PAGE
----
Importance: To date, measurement and treatment of older adult fall injury has been siloed within specific care settings, such as a hospital or within a nursing home or community. Little is known about changes in fall risk across care settings. Understanding the occurrence of falls across settings has implications for measuring and incentivizing high-value care across care settings.
Objective: To estimate the risk of older adult fall injury within and across discrete periods during a 12-month care episode anchored by an acute hospitalization.
Design, setting, and participants: This cohort study is a longitudinal analysis of 12-month periods that include an anchor hospital stay using national data from 2006 to 2014. Participants included older (aged ≥65 years) Medicare fee-for-service beneficiaries from the Health and Retirement Study. Weekly fall injury rates were computed for 4 periods compared with the anchor hospitalization: at baseline (1-6 months before hospitalization), just before (<1 month before hospitalization), just after (<1 month after hospitalization), and at follow-up (1-6 months after hospitalization). Piecewise logistic regression models estimated weekly marginal risk of fall injury within each period, adjusting for sociodemographic and health characteristics. Fall injury risks for high-risk beneficiaries with a fall injury during the anchor hospitalization were also estimated. Data analysis was performed from November 2019 to April 2020.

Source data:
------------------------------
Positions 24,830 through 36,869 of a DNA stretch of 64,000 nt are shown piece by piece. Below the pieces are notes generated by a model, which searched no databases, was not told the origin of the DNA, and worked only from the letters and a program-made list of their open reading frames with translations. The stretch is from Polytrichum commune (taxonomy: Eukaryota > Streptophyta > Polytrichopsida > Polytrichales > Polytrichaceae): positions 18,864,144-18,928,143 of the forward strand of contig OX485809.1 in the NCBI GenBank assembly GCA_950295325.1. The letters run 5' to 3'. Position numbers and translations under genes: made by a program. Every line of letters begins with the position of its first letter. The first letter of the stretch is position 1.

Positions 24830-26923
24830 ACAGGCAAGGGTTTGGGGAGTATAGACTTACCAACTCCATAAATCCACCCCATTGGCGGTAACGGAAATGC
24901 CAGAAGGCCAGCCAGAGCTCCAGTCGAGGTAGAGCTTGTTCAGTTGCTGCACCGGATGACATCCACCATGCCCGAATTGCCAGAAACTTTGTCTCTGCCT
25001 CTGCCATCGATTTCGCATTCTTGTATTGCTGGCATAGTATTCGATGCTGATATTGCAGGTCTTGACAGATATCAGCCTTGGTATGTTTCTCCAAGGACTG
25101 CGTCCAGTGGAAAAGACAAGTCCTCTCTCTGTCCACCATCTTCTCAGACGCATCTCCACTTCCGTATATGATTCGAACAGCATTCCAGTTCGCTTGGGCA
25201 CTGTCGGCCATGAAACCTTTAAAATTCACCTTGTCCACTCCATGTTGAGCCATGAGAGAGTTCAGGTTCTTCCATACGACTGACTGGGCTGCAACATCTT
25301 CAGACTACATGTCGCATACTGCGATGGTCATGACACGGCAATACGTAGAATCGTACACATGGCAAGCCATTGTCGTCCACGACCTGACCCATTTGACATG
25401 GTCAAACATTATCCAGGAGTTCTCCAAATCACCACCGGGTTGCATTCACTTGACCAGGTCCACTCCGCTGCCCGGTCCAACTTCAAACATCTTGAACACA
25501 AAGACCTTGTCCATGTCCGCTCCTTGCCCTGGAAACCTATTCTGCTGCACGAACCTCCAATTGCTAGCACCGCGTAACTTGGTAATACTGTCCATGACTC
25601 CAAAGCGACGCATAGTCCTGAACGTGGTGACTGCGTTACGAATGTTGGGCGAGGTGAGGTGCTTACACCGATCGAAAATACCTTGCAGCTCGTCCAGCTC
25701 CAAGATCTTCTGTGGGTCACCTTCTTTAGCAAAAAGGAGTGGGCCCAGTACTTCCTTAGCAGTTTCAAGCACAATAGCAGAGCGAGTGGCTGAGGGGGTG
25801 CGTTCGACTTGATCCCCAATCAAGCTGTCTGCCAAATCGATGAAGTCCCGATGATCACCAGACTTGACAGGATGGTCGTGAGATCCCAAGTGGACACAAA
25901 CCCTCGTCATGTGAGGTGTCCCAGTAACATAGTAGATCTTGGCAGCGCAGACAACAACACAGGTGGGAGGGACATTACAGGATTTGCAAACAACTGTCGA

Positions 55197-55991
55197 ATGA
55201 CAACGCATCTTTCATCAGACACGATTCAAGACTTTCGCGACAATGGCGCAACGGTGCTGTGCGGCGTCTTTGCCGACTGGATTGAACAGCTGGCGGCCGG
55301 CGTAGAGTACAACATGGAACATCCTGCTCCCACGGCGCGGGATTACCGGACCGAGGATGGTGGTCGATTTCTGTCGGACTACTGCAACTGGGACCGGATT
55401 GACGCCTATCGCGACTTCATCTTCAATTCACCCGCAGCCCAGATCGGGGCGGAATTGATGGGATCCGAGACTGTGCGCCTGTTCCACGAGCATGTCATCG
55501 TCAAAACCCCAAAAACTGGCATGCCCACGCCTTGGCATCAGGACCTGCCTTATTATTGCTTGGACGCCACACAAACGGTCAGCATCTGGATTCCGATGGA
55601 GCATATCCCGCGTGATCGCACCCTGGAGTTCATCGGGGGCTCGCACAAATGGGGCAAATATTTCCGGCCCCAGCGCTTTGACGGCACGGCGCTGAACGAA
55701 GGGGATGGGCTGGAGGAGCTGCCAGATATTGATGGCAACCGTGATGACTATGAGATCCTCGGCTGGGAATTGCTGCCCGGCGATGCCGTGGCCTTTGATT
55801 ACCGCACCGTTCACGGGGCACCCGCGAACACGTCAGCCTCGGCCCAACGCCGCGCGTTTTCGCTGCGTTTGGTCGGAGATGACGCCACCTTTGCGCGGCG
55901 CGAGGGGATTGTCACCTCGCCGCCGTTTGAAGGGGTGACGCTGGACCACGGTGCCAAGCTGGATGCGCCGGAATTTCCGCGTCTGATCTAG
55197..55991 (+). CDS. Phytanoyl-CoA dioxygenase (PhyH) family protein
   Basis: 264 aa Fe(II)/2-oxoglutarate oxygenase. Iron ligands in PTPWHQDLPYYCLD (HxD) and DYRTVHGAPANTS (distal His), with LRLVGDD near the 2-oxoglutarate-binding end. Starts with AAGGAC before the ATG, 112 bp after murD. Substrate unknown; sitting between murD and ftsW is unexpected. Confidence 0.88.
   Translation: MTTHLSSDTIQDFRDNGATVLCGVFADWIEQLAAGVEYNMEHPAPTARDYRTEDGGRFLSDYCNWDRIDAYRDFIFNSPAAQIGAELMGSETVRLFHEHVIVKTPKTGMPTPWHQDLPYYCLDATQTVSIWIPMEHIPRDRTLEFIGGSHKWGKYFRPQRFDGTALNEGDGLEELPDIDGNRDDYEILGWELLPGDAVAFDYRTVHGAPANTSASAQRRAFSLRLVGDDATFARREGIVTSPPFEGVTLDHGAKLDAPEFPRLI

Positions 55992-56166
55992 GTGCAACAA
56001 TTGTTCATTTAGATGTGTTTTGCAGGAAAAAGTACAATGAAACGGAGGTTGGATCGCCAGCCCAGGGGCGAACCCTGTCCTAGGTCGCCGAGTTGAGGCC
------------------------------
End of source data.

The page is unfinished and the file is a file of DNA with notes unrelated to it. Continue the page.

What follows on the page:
Main outcomes and measures: Fall injuries.
Results: In total, 10 106 anchor hospitalizations for 4101 beneficiaries (mean [SD] age, 77.1 [7.6] years; 5912 hospitalizations among women [58.5%]) were identified. The overall fall injury risk was 0.77%. In adjusted models, marginal increases in weekly fall injury risk just before hospitalization (0.27 percentage points [95% CI, 0.22 to 0.33 percentage points], or 30.0%; P < .001) were 4 times greater than decreases just after hospitalization (-0.18 percentage points [95% CI, -0.23 to -0.13 percentage points], or -9.2%; P < .001)]. A greater risk differential before and after hospitalization was observed for patients with an inpatient fall injury (1.89 percentage points [95% CI, 1.37 to 2.40], or 309.8%; P < .001; vs -0.39 percentage points [95% CI, -0.73 to -0.04], or -11.6%; P = .03).
Conclusions and relevance: An episode-based assessment of fall injury illustrates substantial variability in period-specific risks over an extended period including an anchor hospitalization. Risk transitions between periods include sizable increases just before hospitalization that do not fully subside after hospital discharge. Financial incentives to coordinate hospital and posthospital care for patients at risk for fall injury are needed. These could include bundled payments for fall injury episodes that incentivize coordination across settings.